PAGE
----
These are the signs you need new running shoes

Spread the love

Did you know your trainers have an expiry date?  

Photos: Instagram @pip_edwards1, @gigihadid/Reebok

You wouldn’t hold onto an expired carton of milk, but when it comes to our runners, let’s just say we’re a bit of a sentimental bunch.

Thanks to the #activewear trend, we’re wearing our runners a lot more too, which is having a huge, and often unacknowledged, impact on the everyday wear and tear of our sneakers.

“The thing I talk most about with patients is the incidentals. You might run three or four times a week, but then you’ll spend the next four hours doing the supermarket shopping or dropping the kids off at school,” says St Kilda Football Club podiatrist Rick Osler.

What to look for

While many of us will look at the outer sole as an indicator of wear, Osler says the midsole, what he dubs the “engine room” of the shoe, begins to deplete much sooner.

“Most of the injury issues relate to poor attenuation (reduction of force) of load; the midsole of the shoe compresses and no longer deals with the brunt of the hitting the ground,” says Osler.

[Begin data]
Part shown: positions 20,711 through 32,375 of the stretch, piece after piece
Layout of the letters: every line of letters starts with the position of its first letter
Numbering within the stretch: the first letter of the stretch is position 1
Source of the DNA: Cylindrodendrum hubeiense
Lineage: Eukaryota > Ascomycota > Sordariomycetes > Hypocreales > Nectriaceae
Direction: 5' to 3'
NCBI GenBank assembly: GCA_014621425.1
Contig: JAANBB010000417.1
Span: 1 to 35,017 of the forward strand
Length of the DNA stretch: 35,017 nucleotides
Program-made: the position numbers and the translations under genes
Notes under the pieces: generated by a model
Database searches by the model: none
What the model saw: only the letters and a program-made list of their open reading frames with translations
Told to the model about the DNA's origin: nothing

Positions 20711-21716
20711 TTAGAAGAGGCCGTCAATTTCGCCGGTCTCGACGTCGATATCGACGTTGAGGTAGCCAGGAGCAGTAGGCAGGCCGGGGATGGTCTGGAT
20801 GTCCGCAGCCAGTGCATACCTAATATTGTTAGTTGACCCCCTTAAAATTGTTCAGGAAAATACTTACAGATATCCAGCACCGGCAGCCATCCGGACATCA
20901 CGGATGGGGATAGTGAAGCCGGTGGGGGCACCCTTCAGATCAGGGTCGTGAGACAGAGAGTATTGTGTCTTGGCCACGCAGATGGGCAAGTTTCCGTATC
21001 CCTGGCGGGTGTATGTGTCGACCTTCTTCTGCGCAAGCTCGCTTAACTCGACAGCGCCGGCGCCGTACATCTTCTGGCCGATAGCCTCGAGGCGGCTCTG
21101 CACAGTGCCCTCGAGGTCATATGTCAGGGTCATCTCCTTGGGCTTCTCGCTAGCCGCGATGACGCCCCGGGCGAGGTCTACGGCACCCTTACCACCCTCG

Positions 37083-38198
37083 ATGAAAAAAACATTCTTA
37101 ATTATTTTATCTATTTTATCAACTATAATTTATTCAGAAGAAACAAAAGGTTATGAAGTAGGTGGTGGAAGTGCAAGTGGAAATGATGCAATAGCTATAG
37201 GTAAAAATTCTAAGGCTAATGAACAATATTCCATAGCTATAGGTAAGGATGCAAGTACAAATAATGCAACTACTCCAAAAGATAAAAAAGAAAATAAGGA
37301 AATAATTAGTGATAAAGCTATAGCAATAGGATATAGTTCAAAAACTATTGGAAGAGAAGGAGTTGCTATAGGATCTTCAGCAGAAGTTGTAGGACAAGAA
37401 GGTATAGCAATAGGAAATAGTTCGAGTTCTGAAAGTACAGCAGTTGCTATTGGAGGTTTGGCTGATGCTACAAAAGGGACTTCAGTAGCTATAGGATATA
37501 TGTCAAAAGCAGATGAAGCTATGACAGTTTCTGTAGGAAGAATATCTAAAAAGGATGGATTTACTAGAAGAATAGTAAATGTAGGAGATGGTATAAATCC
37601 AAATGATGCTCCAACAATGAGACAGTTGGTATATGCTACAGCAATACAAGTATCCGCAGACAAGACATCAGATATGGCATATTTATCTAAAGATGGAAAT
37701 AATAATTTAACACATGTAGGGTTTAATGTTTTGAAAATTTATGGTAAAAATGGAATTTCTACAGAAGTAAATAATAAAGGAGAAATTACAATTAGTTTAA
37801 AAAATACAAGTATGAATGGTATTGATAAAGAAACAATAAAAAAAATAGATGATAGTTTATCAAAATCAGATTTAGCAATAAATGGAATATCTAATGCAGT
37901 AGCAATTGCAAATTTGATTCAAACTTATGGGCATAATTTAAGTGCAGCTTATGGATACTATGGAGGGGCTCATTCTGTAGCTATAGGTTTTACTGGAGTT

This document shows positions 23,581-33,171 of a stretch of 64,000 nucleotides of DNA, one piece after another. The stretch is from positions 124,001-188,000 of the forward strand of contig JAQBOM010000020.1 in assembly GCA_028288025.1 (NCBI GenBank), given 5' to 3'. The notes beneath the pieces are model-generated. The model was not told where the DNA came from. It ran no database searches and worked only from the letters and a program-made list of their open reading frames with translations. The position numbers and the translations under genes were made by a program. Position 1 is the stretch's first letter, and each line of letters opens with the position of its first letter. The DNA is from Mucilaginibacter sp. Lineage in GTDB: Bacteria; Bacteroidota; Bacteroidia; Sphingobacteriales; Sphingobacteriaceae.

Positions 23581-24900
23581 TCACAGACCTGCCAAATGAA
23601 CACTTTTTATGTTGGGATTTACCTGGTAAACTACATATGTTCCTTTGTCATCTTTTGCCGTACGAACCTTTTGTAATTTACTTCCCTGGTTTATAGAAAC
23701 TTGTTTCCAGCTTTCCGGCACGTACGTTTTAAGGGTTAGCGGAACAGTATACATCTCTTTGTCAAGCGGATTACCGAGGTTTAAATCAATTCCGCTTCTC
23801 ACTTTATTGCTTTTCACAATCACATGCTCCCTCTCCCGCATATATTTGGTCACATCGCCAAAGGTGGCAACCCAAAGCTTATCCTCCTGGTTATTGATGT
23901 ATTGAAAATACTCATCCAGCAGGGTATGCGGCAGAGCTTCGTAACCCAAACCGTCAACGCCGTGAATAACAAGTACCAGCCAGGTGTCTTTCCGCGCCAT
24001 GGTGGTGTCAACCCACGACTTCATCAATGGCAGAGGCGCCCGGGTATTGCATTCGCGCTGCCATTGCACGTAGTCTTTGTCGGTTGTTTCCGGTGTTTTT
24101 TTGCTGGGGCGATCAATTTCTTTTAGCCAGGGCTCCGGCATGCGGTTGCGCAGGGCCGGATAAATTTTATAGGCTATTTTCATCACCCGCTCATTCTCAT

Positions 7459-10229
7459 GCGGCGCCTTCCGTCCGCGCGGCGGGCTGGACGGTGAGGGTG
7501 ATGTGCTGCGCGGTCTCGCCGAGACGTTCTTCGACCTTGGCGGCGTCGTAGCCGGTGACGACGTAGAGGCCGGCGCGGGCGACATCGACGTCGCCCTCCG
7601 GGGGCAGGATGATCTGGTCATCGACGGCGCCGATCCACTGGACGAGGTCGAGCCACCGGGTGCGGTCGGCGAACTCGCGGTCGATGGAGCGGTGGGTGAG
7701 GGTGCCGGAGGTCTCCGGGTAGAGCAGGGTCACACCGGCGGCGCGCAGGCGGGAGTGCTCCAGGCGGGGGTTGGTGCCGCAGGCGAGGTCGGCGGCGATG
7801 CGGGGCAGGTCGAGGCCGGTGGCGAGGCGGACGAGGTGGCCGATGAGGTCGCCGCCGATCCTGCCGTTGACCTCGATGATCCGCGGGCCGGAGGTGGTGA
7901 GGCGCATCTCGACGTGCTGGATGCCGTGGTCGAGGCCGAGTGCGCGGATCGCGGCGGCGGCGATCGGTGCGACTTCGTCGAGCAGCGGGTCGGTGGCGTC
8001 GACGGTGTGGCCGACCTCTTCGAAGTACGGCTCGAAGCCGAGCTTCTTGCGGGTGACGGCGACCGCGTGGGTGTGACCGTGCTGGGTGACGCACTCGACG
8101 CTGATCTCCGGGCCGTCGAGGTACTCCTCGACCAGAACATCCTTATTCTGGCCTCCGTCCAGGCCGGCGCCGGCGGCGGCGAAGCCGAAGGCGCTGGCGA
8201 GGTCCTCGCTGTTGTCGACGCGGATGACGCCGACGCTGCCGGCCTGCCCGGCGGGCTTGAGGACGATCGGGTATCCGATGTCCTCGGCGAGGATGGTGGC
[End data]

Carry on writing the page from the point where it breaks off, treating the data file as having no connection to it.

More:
“We crash into the ground as hard as ever, and the stresses are felt by the body instead of being absorbed into the shoe.”

Osler also recommends simply listening to you body, so if you’ve ever pulled up from a run with discomfort such as shin pain or hip soreness, it’s time to invest.

How long does this usually take?

Osler says the lifespan of a running shoe has been guessed by using “fuzzy logic and creative number work” based information such as a person’s weight and how often they’re wearing their shoes, but he recommends replacing your shoes generally every ten months.

If you’re keen on specifics, a nifty little gadget called from Athlete’s Foot called MyFit Pod will analyse running technique, distance, pace and a heap of other data to give you an exact use-by date for your runners.

The best advice

Given that we’re wearing our runners for day-to-day stuff in addition to exercise, Osler recommends buying a different pair of runners, or shoes with good support, for errand running to ensure the longevity of your actual running shoes.

“Nothing derails a fitness program like a niggle or an injury,” he says. “Leave your runners for what they’re designed for.”

White sneakers are flying off shelves, inspired by those old white Puma and Adidas tennis, in every material imaginable from shearling to crocodile. WSJ’s Christina Binkley joins Lunch Break with Tanya Rivero to talk about this squeaky clean trend. Photo: F. Martin Ramin for The Wall Street Journal

Let’s block ads! (Why?)

fitness | body+soul

Spread the love